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Emerg Infect Dis. 1999 Sep-Oct; 5(5): 607–625.
PMCID: PMC2627714
Food-related illness and death in the United States.
P. S. Mead, L. Slutsker, V. Dietz, L. F. McCaig, J. S. Bresee, C. Shapiro, P. M. Griffin, and R. V. Tauxe
Division of Bacterial and Mycotic Diseases, Centers for Disease Control and Prevention, Atlanta, Georgia 30333, USA.
P. S. Mead: pfm0/at/cdc.gov
Abstract
To better quantify the impact of foodborne diseases on health in the United States, we compiled and analyzed information from multiple surveillance systems and other sources. We estimate that foodborne diseases cause approximately 76 million illnesses, 325,000 hospitalizations, and 5,000 deaths in the United States each year. Known pathogens account for an estimated 14 million illnesses, 60, 000 hospitalizations, and 1,800 deaths. Three pathogens, Salmonella, Listeria, and Toxoplasma, are responsible for 1,500 deaths each year, more than 75% of those caused by known pathogens, while unknown agents account for the remaining 62 million illnesses, 265,000 hospitalizations, and 3,200 deaths. Overall, foodborne diseases appear to cause more illnesses but fewer deaths than previously estimated.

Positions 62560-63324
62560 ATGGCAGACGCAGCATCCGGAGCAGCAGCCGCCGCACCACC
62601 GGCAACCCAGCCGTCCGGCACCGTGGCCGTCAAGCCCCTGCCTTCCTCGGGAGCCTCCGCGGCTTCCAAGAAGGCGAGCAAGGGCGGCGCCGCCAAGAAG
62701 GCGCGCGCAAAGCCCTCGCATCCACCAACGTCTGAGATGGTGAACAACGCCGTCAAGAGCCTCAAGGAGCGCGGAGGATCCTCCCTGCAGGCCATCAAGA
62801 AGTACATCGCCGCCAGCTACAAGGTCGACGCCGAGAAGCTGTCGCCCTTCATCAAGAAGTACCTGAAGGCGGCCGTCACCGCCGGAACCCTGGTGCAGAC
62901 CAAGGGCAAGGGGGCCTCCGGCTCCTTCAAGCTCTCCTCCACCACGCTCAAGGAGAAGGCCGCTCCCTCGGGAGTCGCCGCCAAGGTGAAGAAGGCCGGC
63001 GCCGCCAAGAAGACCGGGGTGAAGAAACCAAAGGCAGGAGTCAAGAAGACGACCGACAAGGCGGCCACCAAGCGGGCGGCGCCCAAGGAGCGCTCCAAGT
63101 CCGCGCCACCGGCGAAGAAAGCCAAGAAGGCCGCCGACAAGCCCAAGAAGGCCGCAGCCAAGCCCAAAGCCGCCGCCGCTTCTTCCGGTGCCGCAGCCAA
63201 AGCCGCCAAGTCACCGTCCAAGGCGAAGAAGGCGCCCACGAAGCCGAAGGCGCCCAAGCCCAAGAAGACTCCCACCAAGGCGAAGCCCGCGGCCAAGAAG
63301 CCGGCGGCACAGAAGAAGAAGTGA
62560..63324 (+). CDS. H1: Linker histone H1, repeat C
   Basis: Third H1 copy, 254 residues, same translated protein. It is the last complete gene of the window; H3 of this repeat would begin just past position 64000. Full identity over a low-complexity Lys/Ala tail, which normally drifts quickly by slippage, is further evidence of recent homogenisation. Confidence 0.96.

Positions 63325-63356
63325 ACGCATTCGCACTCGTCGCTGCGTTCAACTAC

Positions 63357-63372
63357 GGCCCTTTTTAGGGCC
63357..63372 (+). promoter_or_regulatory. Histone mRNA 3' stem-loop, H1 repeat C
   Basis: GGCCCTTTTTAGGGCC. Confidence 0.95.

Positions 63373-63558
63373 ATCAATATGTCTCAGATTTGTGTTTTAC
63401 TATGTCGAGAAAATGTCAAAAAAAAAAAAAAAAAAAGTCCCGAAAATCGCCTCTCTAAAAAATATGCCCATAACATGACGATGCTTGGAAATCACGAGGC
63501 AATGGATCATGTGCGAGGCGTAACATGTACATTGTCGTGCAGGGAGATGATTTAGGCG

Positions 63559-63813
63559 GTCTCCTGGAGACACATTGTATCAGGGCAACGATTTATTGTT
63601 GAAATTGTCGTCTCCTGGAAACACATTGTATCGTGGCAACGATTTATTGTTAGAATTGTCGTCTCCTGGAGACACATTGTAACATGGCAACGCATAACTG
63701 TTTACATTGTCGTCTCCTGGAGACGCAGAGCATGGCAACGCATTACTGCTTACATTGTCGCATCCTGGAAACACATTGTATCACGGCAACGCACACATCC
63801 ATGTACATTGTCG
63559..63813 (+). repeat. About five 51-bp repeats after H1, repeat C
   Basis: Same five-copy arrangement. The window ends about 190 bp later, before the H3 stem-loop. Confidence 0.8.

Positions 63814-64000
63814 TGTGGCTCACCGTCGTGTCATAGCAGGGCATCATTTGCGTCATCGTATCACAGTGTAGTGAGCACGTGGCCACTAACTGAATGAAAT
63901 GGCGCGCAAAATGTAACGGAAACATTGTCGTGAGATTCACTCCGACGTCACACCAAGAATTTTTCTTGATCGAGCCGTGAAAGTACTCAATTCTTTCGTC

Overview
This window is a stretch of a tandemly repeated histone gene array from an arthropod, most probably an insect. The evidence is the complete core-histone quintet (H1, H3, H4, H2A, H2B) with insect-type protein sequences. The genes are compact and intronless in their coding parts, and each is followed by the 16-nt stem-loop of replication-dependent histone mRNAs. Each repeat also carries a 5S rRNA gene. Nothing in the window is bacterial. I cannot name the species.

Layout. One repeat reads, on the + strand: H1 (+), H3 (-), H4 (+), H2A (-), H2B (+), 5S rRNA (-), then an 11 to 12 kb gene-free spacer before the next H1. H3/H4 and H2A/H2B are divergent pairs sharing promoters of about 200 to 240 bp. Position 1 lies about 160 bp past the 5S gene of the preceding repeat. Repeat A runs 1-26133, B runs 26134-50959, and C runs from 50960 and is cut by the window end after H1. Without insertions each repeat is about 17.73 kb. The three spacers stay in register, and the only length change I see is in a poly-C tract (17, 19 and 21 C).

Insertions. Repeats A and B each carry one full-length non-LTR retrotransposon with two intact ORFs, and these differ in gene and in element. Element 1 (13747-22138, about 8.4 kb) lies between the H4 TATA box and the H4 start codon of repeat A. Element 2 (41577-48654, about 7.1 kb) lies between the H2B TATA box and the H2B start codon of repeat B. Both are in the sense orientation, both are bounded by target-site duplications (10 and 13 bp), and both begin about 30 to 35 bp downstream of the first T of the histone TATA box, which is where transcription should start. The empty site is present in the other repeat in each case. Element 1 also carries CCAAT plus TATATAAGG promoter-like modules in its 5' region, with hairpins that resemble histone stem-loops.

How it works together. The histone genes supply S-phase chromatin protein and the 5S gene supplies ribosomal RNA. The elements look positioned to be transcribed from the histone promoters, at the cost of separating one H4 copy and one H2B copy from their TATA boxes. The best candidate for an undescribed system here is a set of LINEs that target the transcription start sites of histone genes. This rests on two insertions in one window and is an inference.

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Articles from Emerging Infectious Diseases are provided here courtesy of
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